The House Financial Services Committee this week passed an amendment that would discourage financial aid to countries that are actively seeking to further criminalize or that already persecute citizens on the basis of their sexuality or gender identity.
According to a statement from Rep. Barney Frank [...] who introduced the amendment to the committee, the bill passed with nearly unanimous support. The amendment will be added to a House Financial Services Committee bill that outlines budget priorities for issues under the committee’s jurisdiction. According to Frank’s office, the Financial Services Committee’s overwhelming support for his amendment may lead to support in the Budget Committee and the full House.
The text of the amendment reads: “The Committee urges Treasury to advocate that governments receiving assistance from the multilateral development institutions do not engage in gross violations of human rights, for example, the denial of freedom of religion, including the right to choose one’s own religion, and physical persecution based on sexual orientation or gender identity.”
How the amendment will be received should it reach the Republican-controlled U.S. House would seem unclear, but this would be used to put pressure on countries like Uganda, a nation that heavily relies on foreign aid where lawmakers have sort to further criminalize homosexuality, considering the death penalty for “repeat offenders” breaking the overreaching and zealous mandates of the Anti-Homosexuality Bill of 2009, legislation that has yet to be passed but still lurks threateningly in parliament.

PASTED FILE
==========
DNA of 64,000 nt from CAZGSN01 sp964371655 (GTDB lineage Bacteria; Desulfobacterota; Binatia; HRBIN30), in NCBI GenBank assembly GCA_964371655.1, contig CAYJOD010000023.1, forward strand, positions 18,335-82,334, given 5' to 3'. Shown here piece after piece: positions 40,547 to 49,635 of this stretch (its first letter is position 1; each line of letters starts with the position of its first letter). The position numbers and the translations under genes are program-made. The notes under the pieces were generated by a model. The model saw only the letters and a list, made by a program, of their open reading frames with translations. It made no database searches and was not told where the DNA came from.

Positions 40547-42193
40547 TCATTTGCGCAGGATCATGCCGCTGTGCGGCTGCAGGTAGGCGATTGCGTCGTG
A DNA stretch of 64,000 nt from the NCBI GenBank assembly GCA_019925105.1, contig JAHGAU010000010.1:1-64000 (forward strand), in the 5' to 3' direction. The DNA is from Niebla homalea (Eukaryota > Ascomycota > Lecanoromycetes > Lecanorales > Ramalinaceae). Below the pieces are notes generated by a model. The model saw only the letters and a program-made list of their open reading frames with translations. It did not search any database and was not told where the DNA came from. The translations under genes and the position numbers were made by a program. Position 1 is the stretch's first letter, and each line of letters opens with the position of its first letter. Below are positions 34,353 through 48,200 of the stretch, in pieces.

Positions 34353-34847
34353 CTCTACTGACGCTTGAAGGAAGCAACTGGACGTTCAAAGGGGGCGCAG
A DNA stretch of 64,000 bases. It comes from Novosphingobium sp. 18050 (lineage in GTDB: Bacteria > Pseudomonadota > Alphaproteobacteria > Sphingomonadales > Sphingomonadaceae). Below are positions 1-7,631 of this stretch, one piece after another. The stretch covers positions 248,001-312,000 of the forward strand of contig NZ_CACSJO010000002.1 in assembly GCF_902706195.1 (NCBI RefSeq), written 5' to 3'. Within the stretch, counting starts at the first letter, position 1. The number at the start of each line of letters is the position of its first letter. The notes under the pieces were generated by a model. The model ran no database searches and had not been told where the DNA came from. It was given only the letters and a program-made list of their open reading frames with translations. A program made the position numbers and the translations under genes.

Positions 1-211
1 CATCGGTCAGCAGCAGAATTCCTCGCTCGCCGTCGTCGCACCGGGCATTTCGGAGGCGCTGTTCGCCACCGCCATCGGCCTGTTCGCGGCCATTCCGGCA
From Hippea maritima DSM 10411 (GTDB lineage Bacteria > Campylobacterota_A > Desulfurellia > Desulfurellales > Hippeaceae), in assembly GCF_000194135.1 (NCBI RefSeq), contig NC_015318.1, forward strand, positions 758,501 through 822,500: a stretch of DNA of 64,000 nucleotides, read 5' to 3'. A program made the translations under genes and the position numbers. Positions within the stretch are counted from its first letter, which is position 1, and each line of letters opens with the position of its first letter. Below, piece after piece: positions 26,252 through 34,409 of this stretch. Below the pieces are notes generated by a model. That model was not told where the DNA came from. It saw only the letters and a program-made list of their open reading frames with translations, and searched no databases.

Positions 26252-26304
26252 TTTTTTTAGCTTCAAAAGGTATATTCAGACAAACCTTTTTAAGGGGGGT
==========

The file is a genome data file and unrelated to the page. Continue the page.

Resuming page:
While no doubt welcomed by many LGBT advocates, the amendment would, however, seem to tackle only half the issue: in the case of Uganda, it is widely believed that certain American evangelicals went to the country and stirred up anti-gay feeling by preaching their extremely anti-gay beliefs. This in turn spawned further attempts at criminalizing homosexuality.
With reports that an anti-gay religious conservative from the U.S. recently embarked on a trip to Moldova to help stop an LGBT-inclusive anti-discrimination ordinance, the necessity of tackling this side of the issue, that is to say people exporting their anti-gay views to more fertile ground abroad, also becomes apparent.
Yet the proposed amendment could at least be a first step in trying to keep foreign governments from further persecuting LGBT citizens.
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